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      The contents of this developing website are variable in quality. Authorial responsibility is taken for some of the following entries: Tractarianism, its leaders, ritualism, women’s religious orders, architects associated with the Tractarians, and High Church novelists and poets.

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    Bibliographies

    Shattock 1999 is the most comprehensive guide to the authors associated with the Oxford Movement and additionally supplies individual bibliographies for the important figures. Shattock’s broad remit is complemented by the more specific foci of Crumb 1988 and North 2003. Crumb 1988 is exhaustive within the limits indicated by his title. North 2003 is invaluable for checking details of periodicals that the Oxford Movement were published in.

    • Crumb, Lawrence, N. The Oxford Movement and Its Leaders: A Bibliography of Secondary and Lesser Primary Sources. American Theological Bibliography Series 24. Metuchen, NJ: Scarecrow, 1988.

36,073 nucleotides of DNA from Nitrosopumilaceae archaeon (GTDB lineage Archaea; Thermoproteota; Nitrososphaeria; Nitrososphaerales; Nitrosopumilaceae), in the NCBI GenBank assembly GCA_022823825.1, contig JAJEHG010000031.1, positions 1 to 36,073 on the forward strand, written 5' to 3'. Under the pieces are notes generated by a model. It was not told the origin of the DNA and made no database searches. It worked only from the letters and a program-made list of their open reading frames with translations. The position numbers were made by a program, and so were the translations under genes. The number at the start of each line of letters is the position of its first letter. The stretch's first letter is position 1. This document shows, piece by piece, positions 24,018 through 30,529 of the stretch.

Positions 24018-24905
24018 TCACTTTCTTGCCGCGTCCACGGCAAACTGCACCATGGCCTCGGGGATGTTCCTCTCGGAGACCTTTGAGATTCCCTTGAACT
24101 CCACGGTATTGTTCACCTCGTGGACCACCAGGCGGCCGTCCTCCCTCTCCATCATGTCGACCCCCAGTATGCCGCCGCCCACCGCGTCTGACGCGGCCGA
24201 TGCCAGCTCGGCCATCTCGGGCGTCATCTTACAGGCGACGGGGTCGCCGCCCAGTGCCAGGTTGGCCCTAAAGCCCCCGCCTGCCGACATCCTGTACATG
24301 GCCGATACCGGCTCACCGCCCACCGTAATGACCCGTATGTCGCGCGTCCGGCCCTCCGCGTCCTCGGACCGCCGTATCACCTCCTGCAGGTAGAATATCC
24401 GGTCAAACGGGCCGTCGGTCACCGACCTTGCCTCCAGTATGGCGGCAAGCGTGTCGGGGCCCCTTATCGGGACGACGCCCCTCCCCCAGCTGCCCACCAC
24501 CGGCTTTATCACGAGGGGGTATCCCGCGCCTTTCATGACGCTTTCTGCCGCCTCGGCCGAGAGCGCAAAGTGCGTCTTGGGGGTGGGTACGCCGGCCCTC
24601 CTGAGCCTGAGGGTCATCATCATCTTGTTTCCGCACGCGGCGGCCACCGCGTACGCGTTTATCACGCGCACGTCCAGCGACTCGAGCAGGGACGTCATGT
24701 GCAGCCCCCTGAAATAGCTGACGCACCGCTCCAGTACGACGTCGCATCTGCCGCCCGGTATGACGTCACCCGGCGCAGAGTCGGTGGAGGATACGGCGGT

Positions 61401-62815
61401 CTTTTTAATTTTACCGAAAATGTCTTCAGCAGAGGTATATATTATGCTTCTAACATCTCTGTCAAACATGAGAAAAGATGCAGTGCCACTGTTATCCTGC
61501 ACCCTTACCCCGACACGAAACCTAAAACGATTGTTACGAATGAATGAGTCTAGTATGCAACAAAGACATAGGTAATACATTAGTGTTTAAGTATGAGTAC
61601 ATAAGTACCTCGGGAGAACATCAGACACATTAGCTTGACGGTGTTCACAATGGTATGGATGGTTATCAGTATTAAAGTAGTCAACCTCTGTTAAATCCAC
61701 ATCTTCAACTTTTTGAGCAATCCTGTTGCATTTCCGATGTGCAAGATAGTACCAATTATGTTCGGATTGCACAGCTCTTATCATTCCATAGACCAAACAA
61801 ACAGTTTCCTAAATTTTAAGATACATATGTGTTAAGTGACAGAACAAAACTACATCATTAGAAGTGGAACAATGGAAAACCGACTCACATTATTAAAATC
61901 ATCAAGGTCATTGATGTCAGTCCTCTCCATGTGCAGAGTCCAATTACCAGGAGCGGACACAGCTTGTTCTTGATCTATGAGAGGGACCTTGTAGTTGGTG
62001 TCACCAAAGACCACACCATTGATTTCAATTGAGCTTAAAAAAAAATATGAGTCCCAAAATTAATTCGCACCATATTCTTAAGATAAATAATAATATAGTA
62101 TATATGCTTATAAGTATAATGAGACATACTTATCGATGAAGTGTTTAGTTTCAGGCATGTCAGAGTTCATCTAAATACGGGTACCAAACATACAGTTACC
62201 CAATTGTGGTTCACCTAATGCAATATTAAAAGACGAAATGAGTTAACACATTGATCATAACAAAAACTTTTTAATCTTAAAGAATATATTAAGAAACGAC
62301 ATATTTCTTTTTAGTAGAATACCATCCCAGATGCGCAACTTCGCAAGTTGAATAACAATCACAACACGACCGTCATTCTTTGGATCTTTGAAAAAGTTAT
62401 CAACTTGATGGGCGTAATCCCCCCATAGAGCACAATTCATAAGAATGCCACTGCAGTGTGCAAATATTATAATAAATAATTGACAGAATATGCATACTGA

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      Offers 5,688 citations, chronologically organized, covering publications up until 1987. Limits Oxford Movement to 1833–1850 and confines its leadership to Keble, Newman, and Pusey. Excludes most of the primary sources (see Primary Sources). Indexed by author, subject, and periodical title.

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    • North, John S., ed. The Waterloo Directory of English Periodicals and Newspapers, 1800–1900. Series 2. Waterloo, ON: North Waterloo Academic Press, 2003.

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      Very detailed entries on the editors, mission, content, and religious orientation of periodicals. Includes full details of publication (publishes, size, price, departments) with an image of the title page. Available online and as a CD-ROM.

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    • Shattock, Joanne, ed. The Cambridge Bibliography of English Literature. Vol. 4, 1800–1900. 3d.ed. Cambridge, UK: Cambridge University Press, 1999.